The second version of Bloodlines shipped on November 16, 2004, the same day that Half-Life 2 was released. Valve's first-person shooter, a hugely successful sequel, sold four million units by 2006. The original Half-Life had itself sold 12 million units by then. Earlier release plans were to postpone until Spring 2005 so that Bloodlines would not compete against a sequel to a blockbuster, with a large advertising budget and ready made loyal following during the already competitive Christmas season. Additionally, Valve's contract with Troika guaranteed that Bloodlines could not be released before Half-Life 2. In a 2013 interview, Mitsoda remarked that it was released at "the worst possible time - most people didn't even know we were out... fans and the Troika [developers] are always going to wonder what the game could have been like with another six months."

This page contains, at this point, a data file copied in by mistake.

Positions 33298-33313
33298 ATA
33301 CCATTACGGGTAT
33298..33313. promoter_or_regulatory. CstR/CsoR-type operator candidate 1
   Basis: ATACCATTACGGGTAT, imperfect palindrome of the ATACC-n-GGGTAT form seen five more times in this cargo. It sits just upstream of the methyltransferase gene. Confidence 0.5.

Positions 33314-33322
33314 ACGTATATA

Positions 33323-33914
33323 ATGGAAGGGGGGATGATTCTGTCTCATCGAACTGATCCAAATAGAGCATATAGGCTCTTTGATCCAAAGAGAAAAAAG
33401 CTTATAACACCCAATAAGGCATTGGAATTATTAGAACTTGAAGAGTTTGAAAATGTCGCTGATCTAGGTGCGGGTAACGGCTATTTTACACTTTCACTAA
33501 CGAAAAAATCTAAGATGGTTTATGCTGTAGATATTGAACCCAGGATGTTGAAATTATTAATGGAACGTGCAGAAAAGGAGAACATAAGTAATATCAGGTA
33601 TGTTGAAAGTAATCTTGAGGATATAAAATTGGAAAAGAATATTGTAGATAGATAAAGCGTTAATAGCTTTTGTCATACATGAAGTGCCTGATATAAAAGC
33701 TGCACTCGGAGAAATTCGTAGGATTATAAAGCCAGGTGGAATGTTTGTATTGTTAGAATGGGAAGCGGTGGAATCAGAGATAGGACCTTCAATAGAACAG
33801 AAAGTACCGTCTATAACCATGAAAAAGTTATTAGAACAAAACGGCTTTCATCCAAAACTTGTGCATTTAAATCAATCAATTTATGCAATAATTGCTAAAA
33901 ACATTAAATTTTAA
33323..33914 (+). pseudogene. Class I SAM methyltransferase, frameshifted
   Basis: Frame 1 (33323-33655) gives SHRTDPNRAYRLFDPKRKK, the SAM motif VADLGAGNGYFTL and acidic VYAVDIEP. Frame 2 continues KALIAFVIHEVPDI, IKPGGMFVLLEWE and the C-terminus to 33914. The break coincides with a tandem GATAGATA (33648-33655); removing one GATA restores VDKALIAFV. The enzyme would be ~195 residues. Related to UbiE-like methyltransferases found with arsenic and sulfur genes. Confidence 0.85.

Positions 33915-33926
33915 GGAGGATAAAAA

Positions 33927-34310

|This section requires expansion. (July 2013)|
Tom McNamara of IGN opined that the visuals and in-depth RPG elements were of high quality but the combat and especially the AI were lacking, and called it a "grand RPG but a flawed gem of a game". Computer and Video Games praised the game for its execution and flair, but resented it (and Activision) for the number of bugs and the discontinuation of technical support immediately after the game's release, calling it "the best buggy game ever". Kieron Gillen of Eurogamer admired the accomplished and "effortlessly intelligent" script, claiming that "no other game has come close. Nothing's even tried." However, he criticized the game for becoming repetitive in its final third, and for sporting a large amount of bugs on release. Lewis Denby of HonestGamers overlooked these flaws, stating that the game "may not be polished and may end with a sigh instead of a shout, but for its ambition alone it deserves stream after stream of compliments."